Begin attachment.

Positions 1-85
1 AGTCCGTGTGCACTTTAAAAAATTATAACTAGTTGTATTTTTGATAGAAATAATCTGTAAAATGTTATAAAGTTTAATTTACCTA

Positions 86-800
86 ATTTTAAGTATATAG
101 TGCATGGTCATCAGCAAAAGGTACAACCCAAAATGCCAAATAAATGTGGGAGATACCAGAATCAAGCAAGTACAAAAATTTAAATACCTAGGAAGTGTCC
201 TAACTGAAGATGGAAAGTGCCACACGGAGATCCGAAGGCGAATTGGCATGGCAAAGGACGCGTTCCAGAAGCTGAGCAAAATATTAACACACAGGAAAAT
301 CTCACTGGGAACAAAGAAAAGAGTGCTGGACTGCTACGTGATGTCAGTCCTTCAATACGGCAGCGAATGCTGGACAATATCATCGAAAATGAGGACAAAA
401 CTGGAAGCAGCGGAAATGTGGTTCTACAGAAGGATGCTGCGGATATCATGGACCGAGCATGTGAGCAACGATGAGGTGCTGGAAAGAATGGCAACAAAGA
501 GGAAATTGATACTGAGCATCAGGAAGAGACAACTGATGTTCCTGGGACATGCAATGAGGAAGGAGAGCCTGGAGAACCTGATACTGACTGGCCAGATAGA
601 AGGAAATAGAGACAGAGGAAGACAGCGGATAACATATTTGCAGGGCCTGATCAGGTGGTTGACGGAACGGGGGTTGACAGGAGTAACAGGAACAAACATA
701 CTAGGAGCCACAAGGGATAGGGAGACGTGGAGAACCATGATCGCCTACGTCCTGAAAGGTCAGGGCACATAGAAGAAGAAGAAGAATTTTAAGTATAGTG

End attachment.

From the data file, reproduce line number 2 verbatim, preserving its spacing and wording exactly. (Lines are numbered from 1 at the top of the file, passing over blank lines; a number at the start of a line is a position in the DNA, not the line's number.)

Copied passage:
1 AGTCCGTGTGCACTTTAAAAAATTATAACTAGTTGTATTTTTGATAGAAATAATCTGTAAAATGTTATAAAGTTTAATTTACCTA